Germany has come under fire from US officials and pro-Israeli groups for seeking a non-permanent seat on the UN Security Council (UNSC) in 2019-2020, accused of reneging on a two-decade-old deal made by Western powers to allow Israel on the top-level council.
So what is the dispute about, who is involved and what’s the fuss about non-permanent UNSC seats anyway?
Keeping their word
Israel announced its intention to run for a non-permanent UNSC seat as far back as 2005. In 2013, Germany added its name to the list, which already included Belgium, reportedly angering Israeli officials.
December 21, 2017: Israeli ambassador to the UN Danny Danon speaks at the United Nations General Assembly in New York, US. /VCG Photo
Now, the situation has flared up again ahead of voting in the UN General Assembly in June and after recent comments by Richard Grenell, a former US spokesman at the UN and current nominee for US ambassador to Germany.
In a series of tweets on March 14, Grenell argued that a deal was struck in the 1990s to allow Israel to sit on the Security Council in 2019-2020. “The US must demand that Europe keep its word,” he insisted.
Why is Germany’s candidacy a problem?
The UNSC is the UN’s top body and has the authority to impose sanctions or authorize the use of force, making it a big deal for any nation to sit at the table.
Member states vote during a UNSC meeting in New York, March 21, 2018. /VCG Photo
Aside from its five veto-wielding permanent members – the US, China, Russia, France and the UK – the Council has 10 non-permanent members who are elected for two years.
Each region has an allocated number of seats: Asia-Pacific and Africa have a combined five, Latin America and the Caribbean have two, Eastern Europe has one, and a group known as “Western Europe and Others Group" (WEOG) – which includes the US, Australia, Canada, New Zealand and Israel – has two.
Germany and Belgium have reportedly been lobbying hard to get a 2019-2020 seat. Israel, on the other hand, has yet to launch a vigorous campaign, according to the Jewish News Syndicate (JNS).
If either of its rivals pulled out of the race, Israel would be a shoo-in for the seat.
Israel and the UN
Israel is one of over 60 countries that have never sat on the Security Council, like Switzerland, Cambodia, Mongolia and Mozambique.
August 28, 2014: United Nations Disengagement Observer Force (UNDOF) armored vehicles in the Israeli-annexed Golan Heights. /VCG Photo
Germany and Belgium, on the other hand, have each had five terms over the past 70 years. The last time for Germany was 2011-2012 and for Belgium 2007-2008.
However, opposition from Arab countries and frequent UN condemnation of its policies on settlements and Jerusalem mean Israel would likely struggle to secure the necessary two-thirds of votes in the 193-member General Assembly to win a Security Council seat.
What was the deal?
According to Grenell, former US ambassador to the UN Richard Holbrooke brokered a deal in the 1990s whereby Israel “would run unopposed as the Western European & Others Group representative” if it waited until the end of the regional rotation in 2019.
Screenshot from Twitter
A recent editorial in the New York Post also said that the WEOG “promised Israel that it and Belgium would run uncontested for the two open 2019-20 seats.”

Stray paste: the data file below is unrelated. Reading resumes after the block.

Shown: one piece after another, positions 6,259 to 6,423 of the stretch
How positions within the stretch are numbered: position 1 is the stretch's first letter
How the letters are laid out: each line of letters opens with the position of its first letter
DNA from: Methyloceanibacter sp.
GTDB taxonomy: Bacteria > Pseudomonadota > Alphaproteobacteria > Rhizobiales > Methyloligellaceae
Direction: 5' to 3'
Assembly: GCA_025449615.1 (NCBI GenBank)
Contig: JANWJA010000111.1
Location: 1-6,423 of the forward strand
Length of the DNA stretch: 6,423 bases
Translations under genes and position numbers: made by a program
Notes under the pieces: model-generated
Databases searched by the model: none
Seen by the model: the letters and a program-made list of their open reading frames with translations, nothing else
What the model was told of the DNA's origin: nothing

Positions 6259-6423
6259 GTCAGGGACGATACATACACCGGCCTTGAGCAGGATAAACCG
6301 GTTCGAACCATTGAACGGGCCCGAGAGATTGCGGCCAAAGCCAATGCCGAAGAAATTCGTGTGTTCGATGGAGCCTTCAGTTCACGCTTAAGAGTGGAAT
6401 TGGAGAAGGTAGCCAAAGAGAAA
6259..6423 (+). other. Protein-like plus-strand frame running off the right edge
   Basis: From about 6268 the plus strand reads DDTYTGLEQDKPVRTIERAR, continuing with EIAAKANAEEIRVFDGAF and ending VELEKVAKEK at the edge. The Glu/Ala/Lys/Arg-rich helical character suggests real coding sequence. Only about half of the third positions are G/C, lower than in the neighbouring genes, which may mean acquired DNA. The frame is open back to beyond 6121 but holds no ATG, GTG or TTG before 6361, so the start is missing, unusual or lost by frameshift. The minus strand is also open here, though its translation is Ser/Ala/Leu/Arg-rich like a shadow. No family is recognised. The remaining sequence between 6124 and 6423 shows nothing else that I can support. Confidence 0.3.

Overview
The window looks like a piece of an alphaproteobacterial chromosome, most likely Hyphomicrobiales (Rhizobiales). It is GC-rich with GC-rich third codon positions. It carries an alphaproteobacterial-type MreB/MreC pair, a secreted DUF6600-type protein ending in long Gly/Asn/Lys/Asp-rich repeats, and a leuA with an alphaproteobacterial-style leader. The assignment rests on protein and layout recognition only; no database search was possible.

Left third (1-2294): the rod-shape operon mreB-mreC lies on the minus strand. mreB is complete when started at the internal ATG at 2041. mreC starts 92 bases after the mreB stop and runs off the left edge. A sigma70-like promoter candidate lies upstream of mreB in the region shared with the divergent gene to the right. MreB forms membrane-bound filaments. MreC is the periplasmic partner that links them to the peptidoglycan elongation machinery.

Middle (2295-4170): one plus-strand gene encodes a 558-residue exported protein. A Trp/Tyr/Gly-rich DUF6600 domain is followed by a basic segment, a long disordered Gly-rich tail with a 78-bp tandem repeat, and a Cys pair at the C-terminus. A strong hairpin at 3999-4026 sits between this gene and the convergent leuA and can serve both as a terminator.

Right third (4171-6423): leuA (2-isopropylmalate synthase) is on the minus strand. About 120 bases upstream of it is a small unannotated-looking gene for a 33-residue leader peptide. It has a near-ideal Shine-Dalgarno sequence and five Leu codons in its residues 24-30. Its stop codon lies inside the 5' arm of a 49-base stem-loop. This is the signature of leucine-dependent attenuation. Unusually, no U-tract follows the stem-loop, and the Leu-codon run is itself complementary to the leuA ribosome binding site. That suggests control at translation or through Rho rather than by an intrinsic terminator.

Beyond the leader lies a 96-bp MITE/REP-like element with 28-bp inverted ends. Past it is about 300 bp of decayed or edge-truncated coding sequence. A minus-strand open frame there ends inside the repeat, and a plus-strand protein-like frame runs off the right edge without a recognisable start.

“Germany is unlikely to withdraw. So, unless Belgium yields, Israel’s hopes for UN respect seem doomed for now – and maybe for the foreseeable future,” the newspaper said, slamming “Germany’s shameless power play.”
March 22, 1999: US Special Envoy Richard Holbrooke (L) discusses with US Army General Wesley Clark, Supreme Commander of NATO forces in Europe, at NATO Headquarters in Brussels, Belgium. /VCG Photo
Other pro-Israel groups in the US have also come out against Germany's bid and urged Washington to force Berlin to stand down.
On the Israeli side, there has been little commentary about the issue.
On Wednesday, German Foreign Minister Heiko Maas hit back at the criticism, telling reporters: "We are not running against anyone; we are running for a seat."
He noted that Germany seeks a non-permanent seat every eight years and pointed to the fact that it is the second largest provider of funds and troops to the UN to justify its seeking a place at the top table.
German Foreign Minister Heiko Maas (R) and German Diplomat Christoph Heusgen attend a United Nations Security Council meeting in New York, March 28, 2018. /VCG Photo
German diplomats have also denied a deal such as the one described by Grenell was ever made. Former German Ambassador to the UN Hanns Heinrich Schumacher told Deutsche Well that the claims were "absurd."
Splitting a seat?
Israel is still in the running but according to the JNS, “the Foreign Ministry has expressed a wish to quit the race because of the improbability of a win.”
Another solution may be that Germany and Israel share a seat, as is currently the case with Italy sitting on the Security Council last year and Netherlands taking over this year.
"There are very widespread rumors in New York that the US has floated the idea,” Richard Gowan, a UN expert at the European Council of Foreign Relations, told Deutsche Welle.
The UN General Assembly will vote on June 8 to elect the new non-permanent members, who will sit on the Security Council from January 1, 2019 to December 31, 2020.